Comedian Michelle Wolf offered a succinct, withering reply to President Donald Trump's early Wednesday attack on her by drawing attention back to his continued support for Saudi Arabia in the face of a report linking the kingdom to the murder of journalist Jamal Khashoggi—after his clear attempt to distract from the matter.
After Trump claimed Wolf had "bombed so badly" in her viral remarks at the White House Correspondents Association (WHCA) dinner last year, Wolf suggested that the president would likely have come to her defense if she'd killed a journalist, as Saudi Arabia has admitted it did—with the CIA reporting that Trump ally Crown Prince Mohammed bin Salman (MbS) likely ordered the murder—instead of simply telling the truth about his administration.
— Michelle Wolf (@michelleisawolf) November 21, 2018
Wolf's tweet also included a reference to First Lady Melania Trump's #BeBest campaign, aimed at combating bullying on social media.
The president's tweeted comments on Wolf came hours after he issued a two-page statement declaring that Saudi Arabia's admitted killing of Khashoggi is of no consequence as the U.S. continues supplying the kingdom with billions of dollars in weapons—remarks that were quickly denounced as "delusional" and "imbecilic" by critics.
While political observers expressed shock at the president's callous dismissal of the CIA's conclusion about MbS's involvement, Trump attempted to move on from the issue entirely by attacking Wolf's performance from half a year ago—until she directed attention back to Khashoggi's killing.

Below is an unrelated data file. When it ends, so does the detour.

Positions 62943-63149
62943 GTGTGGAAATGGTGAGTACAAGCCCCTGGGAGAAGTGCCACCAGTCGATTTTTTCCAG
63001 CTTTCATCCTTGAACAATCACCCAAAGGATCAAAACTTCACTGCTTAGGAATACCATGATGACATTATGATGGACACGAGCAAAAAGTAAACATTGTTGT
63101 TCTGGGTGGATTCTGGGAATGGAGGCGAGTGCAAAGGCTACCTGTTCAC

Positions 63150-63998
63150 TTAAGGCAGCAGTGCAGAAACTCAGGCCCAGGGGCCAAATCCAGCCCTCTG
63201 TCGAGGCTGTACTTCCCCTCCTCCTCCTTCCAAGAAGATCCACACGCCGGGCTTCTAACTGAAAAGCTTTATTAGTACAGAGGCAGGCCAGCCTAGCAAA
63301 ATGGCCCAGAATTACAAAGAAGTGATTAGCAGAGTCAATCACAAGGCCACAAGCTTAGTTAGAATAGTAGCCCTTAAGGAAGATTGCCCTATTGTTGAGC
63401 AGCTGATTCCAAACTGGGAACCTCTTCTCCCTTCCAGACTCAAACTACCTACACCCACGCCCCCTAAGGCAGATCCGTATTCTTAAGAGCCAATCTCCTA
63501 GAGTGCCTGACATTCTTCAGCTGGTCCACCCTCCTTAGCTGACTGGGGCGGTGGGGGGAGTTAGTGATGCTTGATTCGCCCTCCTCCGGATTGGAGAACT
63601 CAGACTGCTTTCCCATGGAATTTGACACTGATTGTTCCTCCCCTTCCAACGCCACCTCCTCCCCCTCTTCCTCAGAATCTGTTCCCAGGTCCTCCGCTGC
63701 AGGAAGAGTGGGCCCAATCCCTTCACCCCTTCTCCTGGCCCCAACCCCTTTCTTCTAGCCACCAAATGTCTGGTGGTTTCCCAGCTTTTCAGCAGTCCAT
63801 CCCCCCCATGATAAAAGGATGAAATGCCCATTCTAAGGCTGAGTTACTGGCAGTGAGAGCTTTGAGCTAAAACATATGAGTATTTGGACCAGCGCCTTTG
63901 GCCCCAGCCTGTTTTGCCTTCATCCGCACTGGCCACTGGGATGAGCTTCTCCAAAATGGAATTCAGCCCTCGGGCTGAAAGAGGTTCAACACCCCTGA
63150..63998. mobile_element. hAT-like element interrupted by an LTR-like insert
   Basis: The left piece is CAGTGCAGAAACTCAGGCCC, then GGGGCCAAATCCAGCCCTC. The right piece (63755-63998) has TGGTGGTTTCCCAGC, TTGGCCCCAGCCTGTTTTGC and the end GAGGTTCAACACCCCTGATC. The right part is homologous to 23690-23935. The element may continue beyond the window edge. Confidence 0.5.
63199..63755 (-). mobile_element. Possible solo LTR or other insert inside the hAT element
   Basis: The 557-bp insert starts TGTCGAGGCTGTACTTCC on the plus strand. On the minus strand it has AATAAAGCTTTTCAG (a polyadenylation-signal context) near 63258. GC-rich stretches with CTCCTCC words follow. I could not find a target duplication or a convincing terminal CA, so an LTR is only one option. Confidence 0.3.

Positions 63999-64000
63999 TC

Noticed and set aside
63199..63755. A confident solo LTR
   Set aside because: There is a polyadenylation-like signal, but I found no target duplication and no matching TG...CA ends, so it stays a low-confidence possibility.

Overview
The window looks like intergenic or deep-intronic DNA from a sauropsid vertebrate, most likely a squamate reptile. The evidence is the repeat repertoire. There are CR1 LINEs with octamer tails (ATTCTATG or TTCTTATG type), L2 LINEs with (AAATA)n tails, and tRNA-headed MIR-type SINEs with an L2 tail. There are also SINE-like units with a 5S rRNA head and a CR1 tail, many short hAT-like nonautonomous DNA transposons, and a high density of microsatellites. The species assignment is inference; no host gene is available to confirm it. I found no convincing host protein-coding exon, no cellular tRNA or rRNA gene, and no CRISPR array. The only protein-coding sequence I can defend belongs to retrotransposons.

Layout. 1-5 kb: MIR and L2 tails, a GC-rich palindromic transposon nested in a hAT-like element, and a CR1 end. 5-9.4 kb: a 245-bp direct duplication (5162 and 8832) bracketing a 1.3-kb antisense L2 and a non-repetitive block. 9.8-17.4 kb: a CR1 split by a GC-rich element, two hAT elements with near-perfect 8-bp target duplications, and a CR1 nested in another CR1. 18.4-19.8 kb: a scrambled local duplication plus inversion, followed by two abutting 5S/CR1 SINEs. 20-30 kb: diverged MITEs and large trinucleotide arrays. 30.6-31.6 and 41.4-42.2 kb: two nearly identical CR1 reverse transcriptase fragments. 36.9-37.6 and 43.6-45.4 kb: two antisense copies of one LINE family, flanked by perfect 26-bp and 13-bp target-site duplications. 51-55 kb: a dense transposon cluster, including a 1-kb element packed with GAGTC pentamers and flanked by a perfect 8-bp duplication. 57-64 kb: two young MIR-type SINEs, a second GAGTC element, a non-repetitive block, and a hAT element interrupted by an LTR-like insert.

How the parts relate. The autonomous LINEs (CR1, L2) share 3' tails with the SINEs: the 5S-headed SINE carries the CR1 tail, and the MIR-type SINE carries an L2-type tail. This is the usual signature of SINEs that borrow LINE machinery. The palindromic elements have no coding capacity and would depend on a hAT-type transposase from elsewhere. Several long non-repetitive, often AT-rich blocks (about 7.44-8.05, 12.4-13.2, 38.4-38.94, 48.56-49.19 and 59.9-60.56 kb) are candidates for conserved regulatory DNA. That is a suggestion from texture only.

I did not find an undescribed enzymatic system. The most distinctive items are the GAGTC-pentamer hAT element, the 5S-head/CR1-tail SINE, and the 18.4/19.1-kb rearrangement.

So-called comedian Michelle Wolf bombed so badly last year at the White House Correspondents’ Dinner that this year, for the first time in decades, they will have an author instead of a comedian. Good first step in comeback of a dying evening and tradition! Maybe I will go?
— Donald J. Trump (@realDonaldTrump) November 21, 2018
— Andy Ostroy (@AndyOstroy) November 21, 2018
Wolf was far from the first comedian to roast a sitting president at the WHCA dinner, but her jokes about Trump's personal financial troubles, his lawyer's payment to adult film star Stormy Daniels during the 2016 campaign, and the corporate media's complicity in the president's lies struck a chord with both the administration and the press—while Trump critics praised her scathing speech.
In an apparent response, the WHCA scrapped the traditional comedic roast this week and invited presidential biographer Ron Chernow to speak at next year's event, in a speech that's expected to touch on reporters' First Amendment rights—a move that led Wolf to denounce the organization as "cowards" while asserting that she "couldn't be prouder" of her performance.